Do it while you still can. Don’t be scared; there are plenty of people who have already done similar things. You’ve got one life so live it.

It takes a special kind of person to recognise that the journey, not the destination, is what life is all about. Was there a point in your life where you became conscious that you were one of those people? 

I have loved travelling as far as I can remember, but my solo ride around Australia was an eye opening experience that made me realise that long distance travelling with an unknown destination is the best way to explore the world.

Being originally from Poland, what values do you think your home instilled in you, that you take on the road and bring to your work? 

Polish people are courageous, a bit stubborn, practical and impatient! I’m a mixture of it all, as I tend to push my boundaries to prove to myself that it can be done. Thanks to my impatience and curiosity I like to keep moving and exploring new places.

I admire your ‘outside the box’ approach to travel. Do you see yourself as somebody who took a leap of faith to live in an unconventional way or do you think it kind of ‘just happened’? 

I think it kind of just happened [laughs]. I just go with the flow and try not to analyse my life too much. I live in the moment, explore, experience and seek for more 🙂 

Where do you want to go next? (geographically and career wise)

I’m about to finish my current job  and fulfil my lifetime dream; to ride around the world solo. At this stage I can say that I’ll be travelling for about 1.5 y2 years in the hope that I’ll be able to circumnavigate the globe during this time. My plan for the first stage of the trip is to ship my bike in April from Australia to South Korea and from there I’ll be catching a ferry to Vladivostok (in Russia). After that I will ride through Mongolia, most of the ‘Stans’, Iran, Southern and Eastern Europe to Poland. After a few months rest over winter in Poland I’ll continue to Africa and then South and North America.

This trip isn’t just about me seeing the world on the motorcycle, there is more to it than that. Throughout my journey I will be raising money for a disabled boy in Poland named Franek . At age the of 6 Frank was diagnosed with cerebral palsy (weakness of the entire right side of the body). He requires rehabilitation for life, which costs approximately $10 000 US a year. It may not sound much but it’s a big burden for his parents who are my close friends.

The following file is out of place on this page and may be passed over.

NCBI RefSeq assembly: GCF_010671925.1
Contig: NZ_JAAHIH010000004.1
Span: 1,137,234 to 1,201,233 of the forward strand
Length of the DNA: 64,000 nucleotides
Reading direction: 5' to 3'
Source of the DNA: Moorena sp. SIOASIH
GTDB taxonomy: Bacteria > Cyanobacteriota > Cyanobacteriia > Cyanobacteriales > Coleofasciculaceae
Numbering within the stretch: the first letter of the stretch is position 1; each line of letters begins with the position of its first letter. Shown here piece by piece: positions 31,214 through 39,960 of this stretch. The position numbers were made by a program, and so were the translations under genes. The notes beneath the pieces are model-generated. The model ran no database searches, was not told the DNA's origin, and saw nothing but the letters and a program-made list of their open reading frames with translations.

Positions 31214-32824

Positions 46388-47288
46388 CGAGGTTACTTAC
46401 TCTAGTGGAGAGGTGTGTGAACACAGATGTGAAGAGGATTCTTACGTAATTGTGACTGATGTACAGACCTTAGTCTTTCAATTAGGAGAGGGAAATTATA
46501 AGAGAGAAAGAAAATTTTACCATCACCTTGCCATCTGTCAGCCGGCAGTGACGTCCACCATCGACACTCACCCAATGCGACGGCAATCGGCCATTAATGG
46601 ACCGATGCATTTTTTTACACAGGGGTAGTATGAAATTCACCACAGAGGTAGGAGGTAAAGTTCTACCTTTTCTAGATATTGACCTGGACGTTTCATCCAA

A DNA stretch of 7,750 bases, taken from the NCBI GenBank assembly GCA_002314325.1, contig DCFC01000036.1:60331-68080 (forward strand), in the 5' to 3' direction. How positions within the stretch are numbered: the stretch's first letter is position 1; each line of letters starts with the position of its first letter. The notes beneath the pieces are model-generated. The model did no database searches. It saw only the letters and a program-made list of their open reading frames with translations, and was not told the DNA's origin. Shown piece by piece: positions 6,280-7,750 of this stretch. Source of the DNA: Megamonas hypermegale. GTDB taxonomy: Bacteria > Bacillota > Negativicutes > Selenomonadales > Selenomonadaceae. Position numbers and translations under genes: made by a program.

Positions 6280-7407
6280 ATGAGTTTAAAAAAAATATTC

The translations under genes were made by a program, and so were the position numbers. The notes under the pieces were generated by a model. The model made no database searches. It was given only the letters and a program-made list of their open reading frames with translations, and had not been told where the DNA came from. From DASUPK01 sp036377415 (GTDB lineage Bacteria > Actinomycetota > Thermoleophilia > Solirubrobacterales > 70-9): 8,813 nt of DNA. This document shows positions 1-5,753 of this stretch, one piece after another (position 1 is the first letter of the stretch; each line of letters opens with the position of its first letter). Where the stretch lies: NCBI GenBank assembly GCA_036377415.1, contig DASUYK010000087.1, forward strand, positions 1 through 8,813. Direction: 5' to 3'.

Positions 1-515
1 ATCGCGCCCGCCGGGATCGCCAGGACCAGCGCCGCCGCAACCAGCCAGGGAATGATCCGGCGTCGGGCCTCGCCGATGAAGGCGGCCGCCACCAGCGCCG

4 replies
  1. Jesper
    Jesper says:

    Hej Kinga
    If you ever come to Denmark then feel free to visit us
    I have a bike myself but i am not driving around the world
    It would be interesting to hear about your traveling

  2. Raymond Viale
    Raymond Viale says:

    Hello Mrs. Tanajewska ; back in 1969 when I got it of high school I bought a new Moto Guzzi 850 T3 ,took my girl to the UK (Southampton) via ship (TS Stefan Batory) and blasted off ……all of Europe and Morocco . Came home with a million memory’s and a burning desire to repeat ……well in the last several years (50 years later) I have returned to Europe with my girl (wife now) from the UK to Turkey with my 1996 Moto Guzzi 1100i , spent more time in Eastern Europe where most tourist avoid ………Fu@£ing¥ amazing ! From Gdańsk Poland to Greece via Croatia and off to Ephesus Turkey and back to Elba (Italy) for R&R ……..priceless . Just Fu€£ing do it ! You’ve got the stones and intelligence to comprehend that the world is a changing place , and opportunity only strikes once at best . My wife and I are now planning the Paris to Peking trip providing were both still alive come spring and the 96’ Moto Guzzi gets a well deserved oil change ……breaks are fine , never changed them …….ever !
    Traveling is an education unto itself that cannot be experenced by any other means ….. God bless you , you’ll need it when you come to America ! Ray & Sue .